A composer can aim to write between one and a half to two minutes of score a day. (It’s not just music, you know, there’s the scene to consider, the story, the timings etc…) There can be more music written per day if necessary, but let’s just use that figure which most film composers tend to agree on.
(Note: if you have a big music budget then the composer can have a team around him of orchestrators, music editors and copyists which allows for a higher output of music. If you don’t have a big music budget, then the score takes more time.)
That means that working seven days a week the total amount of music will clock in between 11 and 17 minutes per wekk. If your film needs 50 minutes of music then the composer needs 3 to 5 weeks to write it.
And it would be a great idea to give a week or two before that for the composer to come up with the themes and other musical ideas based on talks with the director and the current rough cut. (This is where there is flexibility. More on that later)
What about allowing some time for rewrites? Not a bad idea. How does one week sound?
And let’s not forget the music preparation, another week? And the recording session which requires some preparation on the part of the composer and his team, add a few days. Finally, the recording session if using live musicians. At 2 to 3 minutes recorded per hour, plan on three days minimum. Longer if the music is complex.
So now the total time to write the score comes down to roughly 7 to 10 weeks.
You could always bring in the composer even earlier than that. Let’s say, before you even start principal photography?
This would allow the composer to come on set, see some dailies perhaps, start playing around with ideas and establishing a dialogue with the director. This gives the score a gestation period that can only be beneficial and result in a higher quality product at the end.
For the director, it means that musical ideas become an integral part of the filmmaking process, rather than something tagged on at the end.
Trust can also be established early between the composer and director, all the concepts are clear before the actual scoring is set to begin, making what is usually a stressful time become a creative time.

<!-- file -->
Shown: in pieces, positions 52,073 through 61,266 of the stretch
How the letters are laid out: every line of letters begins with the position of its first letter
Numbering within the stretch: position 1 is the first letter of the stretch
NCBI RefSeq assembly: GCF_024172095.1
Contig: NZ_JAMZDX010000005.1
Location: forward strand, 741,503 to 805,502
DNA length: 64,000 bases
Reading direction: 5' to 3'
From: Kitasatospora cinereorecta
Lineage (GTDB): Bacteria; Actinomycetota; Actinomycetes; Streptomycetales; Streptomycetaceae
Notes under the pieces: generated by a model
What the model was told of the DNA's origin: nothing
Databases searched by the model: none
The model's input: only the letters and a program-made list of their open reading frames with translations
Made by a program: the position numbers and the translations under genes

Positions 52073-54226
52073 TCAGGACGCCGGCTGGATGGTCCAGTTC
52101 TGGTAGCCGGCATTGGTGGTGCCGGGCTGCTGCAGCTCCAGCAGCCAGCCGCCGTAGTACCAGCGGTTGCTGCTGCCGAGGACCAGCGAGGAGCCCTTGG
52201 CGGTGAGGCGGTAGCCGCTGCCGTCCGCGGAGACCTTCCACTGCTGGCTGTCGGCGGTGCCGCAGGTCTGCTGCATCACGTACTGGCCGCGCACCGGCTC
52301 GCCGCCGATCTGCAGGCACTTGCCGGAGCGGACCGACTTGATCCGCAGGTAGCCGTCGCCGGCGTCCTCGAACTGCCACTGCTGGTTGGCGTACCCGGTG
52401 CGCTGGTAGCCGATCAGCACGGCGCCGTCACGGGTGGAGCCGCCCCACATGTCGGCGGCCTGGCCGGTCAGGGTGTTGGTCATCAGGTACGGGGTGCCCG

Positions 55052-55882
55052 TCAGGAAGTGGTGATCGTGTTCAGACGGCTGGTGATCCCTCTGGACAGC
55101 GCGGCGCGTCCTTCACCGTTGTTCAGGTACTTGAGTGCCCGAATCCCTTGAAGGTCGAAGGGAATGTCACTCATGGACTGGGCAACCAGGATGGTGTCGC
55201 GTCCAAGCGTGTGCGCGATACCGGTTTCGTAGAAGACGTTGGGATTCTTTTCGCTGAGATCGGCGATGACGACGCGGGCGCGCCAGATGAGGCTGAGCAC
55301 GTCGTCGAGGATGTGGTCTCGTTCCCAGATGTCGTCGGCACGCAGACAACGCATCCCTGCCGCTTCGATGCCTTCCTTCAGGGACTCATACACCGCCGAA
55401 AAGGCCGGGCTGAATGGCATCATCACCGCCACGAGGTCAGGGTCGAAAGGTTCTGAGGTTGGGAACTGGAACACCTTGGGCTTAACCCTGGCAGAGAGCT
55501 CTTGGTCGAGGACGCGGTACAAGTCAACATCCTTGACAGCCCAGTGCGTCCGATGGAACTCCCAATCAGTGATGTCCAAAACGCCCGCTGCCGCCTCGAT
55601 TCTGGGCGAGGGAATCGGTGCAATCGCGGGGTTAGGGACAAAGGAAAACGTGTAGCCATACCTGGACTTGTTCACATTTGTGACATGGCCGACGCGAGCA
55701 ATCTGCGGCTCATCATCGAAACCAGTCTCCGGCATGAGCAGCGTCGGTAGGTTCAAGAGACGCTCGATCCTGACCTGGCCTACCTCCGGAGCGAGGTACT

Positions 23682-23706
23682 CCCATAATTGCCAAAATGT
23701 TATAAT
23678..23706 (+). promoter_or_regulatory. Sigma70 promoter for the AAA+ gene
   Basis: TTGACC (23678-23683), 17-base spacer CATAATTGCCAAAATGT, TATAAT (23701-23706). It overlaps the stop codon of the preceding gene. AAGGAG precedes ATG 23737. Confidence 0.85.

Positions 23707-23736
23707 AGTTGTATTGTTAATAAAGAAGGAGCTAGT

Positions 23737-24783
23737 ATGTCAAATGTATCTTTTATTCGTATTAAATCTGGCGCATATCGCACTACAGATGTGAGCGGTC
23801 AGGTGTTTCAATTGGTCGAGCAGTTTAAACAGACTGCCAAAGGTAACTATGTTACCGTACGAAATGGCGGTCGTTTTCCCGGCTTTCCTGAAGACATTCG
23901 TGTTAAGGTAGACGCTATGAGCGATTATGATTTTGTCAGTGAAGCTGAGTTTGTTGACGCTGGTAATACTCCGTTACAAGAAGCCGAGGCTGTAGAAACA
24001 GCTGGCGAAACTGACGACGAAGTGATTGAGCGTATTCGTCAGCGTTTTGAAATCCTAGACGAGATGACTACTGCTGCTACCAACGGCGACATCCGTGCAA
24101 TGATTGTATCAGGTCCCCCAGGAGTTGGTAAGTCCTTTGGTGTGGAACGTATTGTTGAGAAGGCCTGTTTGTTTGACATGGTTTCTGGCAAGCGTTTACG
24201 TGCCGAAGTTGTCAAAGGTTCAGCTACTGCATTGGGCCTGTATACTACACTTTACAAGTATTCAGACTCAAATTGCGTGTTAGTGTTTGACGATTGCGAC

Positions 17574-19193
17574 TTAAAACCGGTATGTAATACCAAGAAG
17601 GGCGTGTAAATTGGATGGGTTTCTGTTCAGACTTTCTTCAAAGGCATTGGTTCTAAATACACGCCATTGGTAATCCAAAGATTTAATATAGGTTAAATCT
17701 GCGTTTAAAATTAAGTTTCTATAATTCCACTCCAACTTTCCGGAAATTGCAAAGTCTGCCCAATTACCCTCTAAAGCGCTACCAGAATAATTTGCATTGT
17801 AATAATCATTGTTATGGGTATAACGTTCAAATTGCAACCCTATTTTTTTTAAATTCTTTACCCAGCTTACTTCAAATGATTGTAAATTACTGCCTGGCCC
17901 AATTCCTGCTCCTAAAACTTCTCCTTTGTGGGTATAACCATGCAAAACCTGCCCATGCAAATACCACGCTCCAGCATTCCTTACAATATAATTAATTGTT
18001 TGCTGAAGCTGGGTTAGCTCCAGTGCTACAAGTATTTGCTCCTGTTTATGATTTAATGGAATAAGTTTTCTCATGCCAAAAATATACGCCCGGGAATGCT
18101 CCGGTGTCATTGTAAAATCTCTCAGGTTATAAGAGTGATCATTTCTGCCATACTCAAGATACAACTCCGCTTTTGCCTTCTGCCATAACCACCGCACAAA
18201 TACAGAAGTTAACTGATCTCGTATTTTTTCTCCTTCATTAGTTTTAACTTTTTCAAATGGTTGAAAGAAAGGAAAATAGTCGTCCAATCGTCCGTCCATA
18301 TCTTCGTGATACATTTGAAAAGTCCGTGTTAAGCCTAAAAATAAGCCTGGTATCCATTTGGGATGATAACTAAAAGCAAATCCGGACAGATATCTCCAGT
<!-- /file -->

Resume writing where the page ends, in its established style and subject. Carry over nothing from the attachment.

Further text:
The spotting session is when a director and composer get together to watch the film and decide where the music is going to be and what it’s going to do. This occurs before the composer starts writing the music.
People present should be the director, the composer, the music editor and perhaps the producer.
Many composers like to see the movie before a spotting session, I know I do. That way the composer is better prepared to bring well thought out ideas and insights which leads to a more productive and meaningful exchange between the director and composer.
A composer who knows his stuff, understands film music and has a strong grasp of storytelling is worth his weight in gold here. I mean, let’s face it, a director needs someone he can count on and the spotting session is where the foundation for the score gets laid.
Exact SMPTE time codes for the entry and exit points of each cue need to be written down. This provides the total number of cues and duration of the score to be written, an important element of time management for any project.
So, where should a music cue start?
- At the start of a new act
- At the start of a scene
- On an emotional beat
- Anywhere you can imagine…
The possibilities for the entrance of a music cue are as endless as there are stories to be told! And furthermore, it is an aesthetic decision (meaning it is open to personal interpretation) so it is impossible to set it down in a list. Spotting will be the subject of many future blog entries.
Spotting a movie is an art that requires the following:
- Knowledge of story telling in film
- A solid understanding of the story being told
- Awareness (on the composer’s part) of directorial an editorial decisions
- Understanding off what music can bring to a scene
(And by the way, good spotting is not just where the music is present, of course, but where it is absent.)
Finding the entrance and exit of a cue is the easy part, the hard part is deciding what the music will do during that time period!
I can’t give you a list of all that music can bring to a scene here, but I can say this.
- Consider the arc of the film, not just the scene as an isolated event.
- Avoid discussing musical specifics
- Discuss what the music should do as if the composer was an actor
The length of a spotting session varies, but I personally like to take as much time needed to really pick the brain of the director so I can fully understand the story, the film and the director’s intent.
At the end of the session I always want to be 100% clear on what the director’s goals are for the film. I also want to have a vision of what I can bring musically to the film and to have expressed that as clearly as possible so that the director and I are on the same page.
Having a clear vision for the score, a mutual understanding and trust, and knowing how much work there needs to be done, those are the goals of the spotting session.